Cabinet Okays ISRO's Human Spaceflight Programme for Rs 10,000 Crore

India's plans, first approved in 2009, were announced by Prime Minister Modi earlier in the year.

New Delhi: On December 28, the Union cabinet approved the Indian Space Research Organisation’s (ISRO’s) human spaceflight programme, under which a three-member crew will be sent to space for seven days.

The mission, first announced by Prime Minister Narendra Modi in his independence day speech this year, is expected to cost Rs 9,023 crore, at least if the launches happens by 2022. The programme envisions two unmanned flights and one manned flight.

In an official press release, the government said the aim of the programme – colloquially called Gaganyaan – was the “demonstration of Indian human spaceflight capability to low-Earth orbit for a mission duration ranging from one orbital period to a maximum of seven days.”

India’s plans for human spaceflight were first formulated and approved in 2009, although some questions remain about the purpose and utility of the project.

For example, ISRO hasn’t clarified what the human spaceflight mission will be used to achieve. At the same time, the programme has been defended as an exercise that will qualify India itself as a space superpower and keep its flag flying high.

Many members of the spaceflight sector – public and private – agree that simply getting ready for a human spaceflight programme will help the Indian space programme become fluent with a number of space-related technologies.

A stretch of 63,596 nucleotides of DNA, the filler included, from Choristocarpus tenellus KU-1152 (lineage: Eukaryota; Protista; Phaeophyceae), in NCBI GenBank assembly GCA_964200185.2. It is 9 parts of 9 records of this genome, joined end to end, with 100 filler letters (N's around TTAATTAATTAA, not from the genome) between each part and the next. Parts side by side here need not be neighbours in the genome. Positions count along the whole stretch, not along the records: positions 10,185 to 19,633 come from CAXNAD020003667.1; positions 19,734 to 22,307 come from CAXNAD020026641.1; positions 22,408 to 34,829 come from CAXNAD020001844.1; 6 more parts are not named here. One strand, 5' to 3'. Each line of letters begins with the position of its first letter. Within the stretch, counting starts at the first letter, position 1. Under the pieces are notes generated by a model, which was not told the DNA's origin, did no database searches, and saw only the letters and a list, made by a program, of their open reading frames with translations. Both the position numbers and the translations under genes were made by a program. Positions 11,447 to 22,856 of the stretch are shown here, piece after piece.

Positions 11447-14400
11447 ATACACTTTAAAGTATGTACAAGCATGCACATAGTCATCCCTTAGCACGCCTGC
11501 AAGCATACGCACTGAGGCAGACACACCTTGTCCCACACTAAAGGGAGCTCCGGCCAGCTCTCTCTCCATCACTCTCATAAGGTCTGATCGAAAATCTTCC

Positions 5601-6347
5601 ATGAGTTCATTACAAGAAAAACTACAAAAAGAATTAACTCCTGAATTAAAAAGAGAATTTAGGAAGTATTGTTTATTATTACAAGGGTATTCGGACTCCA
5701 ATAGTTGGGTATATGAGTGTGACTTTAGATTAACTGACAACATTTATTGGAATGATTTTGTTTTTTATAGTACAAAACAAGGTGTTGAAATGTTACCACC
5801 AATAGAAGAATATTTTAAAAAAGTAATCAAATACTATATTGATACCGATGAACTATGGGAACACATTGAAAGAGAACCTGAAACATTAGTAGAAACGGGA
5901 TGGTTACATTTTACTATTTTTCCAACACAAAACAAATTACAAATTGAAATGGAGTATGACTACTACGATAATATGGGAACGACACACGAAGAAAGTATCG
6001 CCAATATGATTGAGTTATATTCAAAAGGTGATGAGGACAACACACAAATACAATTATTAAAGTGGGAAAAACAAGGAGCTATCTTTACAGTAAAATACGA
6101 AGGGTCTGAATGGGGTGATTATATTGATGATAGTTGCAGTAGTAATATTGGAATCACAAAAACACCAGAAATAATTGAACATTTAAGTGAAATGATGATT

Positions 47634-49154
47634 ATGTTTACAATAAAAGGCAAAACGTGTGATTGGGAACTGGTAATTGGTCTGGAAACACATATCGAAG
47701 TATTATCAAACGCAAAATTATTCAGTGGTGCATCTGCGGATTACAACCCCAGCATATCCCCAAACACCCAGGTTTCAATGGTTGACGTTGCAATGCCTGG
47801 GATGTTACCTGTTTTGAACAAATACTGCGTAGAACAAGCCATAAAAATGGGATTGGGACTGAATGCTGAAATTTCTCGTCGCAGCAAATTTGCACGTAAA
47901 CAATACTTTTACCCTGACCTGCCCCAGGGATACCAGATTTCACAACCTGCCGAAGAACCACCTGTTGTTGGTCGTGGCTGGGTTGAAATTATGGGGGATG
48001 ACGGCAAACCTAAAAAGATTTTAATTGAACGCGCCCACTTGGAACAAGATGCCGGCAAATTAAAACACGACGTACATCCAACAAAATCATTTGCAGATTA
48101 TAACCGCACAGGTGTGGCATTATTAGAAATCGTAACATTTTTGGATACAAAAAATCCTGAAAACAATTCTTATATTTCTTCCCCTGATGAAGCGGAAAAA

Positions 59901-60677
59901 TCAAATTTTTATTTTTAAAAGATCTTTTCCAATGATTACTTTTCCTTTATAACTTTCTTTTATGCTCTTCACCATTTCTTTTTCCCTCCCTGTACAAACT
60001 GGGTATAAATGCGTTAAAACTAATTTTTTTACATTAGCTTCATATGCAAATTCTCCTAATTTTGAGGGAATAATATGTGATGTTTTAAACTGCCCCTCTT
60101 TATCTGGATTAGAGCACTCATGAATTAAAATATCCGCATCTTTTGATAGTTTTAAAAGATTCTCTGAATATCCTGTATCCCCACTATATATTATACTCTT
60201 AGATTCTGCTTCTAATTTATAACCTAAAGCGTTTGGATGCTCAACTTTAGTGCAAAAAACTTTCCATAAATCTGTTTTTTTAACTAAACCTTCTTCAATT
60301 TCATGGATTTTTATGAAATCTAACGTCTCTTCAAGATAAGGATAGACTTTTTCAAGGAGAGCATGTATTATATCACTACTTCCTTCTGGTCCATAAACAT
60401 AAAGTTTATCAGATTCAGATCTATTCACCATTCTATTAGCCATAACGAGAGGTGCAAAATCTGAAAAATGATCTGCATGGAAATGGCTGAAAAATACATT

A human-rated GSLV Mk lll rocket will be used to carry the orbital module to space. A press release said it would be outfitted with “necessary provisions for sustaining a three-member crew for the duration of the mission”.

ISRO, it added, has “completed the development of launch vehicle GSLV Mk-lll which has the necessary payload capability to launch a three-member crew module in low-Earth orbit.”

The vehicle’s second developmental flight occurred on November 14, 2018, when it launched the GSAT-29 satellite into a geosynchronous transfer orbit. It has yet to undertake an operational flight, expected to be the launch of India’s second Moon mission, Chandrayaan 2, next month.

The GSLV Mk III is modelled after the Ariane 5 rocket. It consists of three stages. The S200 solid-fuel boosters make up the first and are the third largest of their kind in history. The second stage is fuelled by two liquids: unsymmetrical dimethylhydrazine and nitrogen tetroxide. The third stage is powered by an indigenous cryogenic engine.

In July this year, ISRO began a series of tests to qualify the Crew Escape System module of the launch vehicle, which would help the astronauts escape in case of a launch-related disaster.

Elements of the life-support system and a spacesuit have also been tested, the statement added. “In addition, the orbital and reentry missions and recovery operations have been flight demonstrated in the space capsule reentry … mission.” This mission was undertaken in December 2014.

India will also have France’s help. The space-research organisations of the two countries inked a deal in 2015 as part of France’s ‘Joint Vision for Space Cooperation’. As a result, scientists from ISRO will work with those from its French counterpart, the CNES, on problems in space medicine, radiation protection and orbital debris management.

Yuri Gagarin of the erstwhile Soviet Union was the first human to orbit Earth, a feat he accomplished in 1961. Today, Russia, the US and China have human spaceflight programmes. Apart from India, Japan and Iran have also announced plans for human spaceflight over the next decade.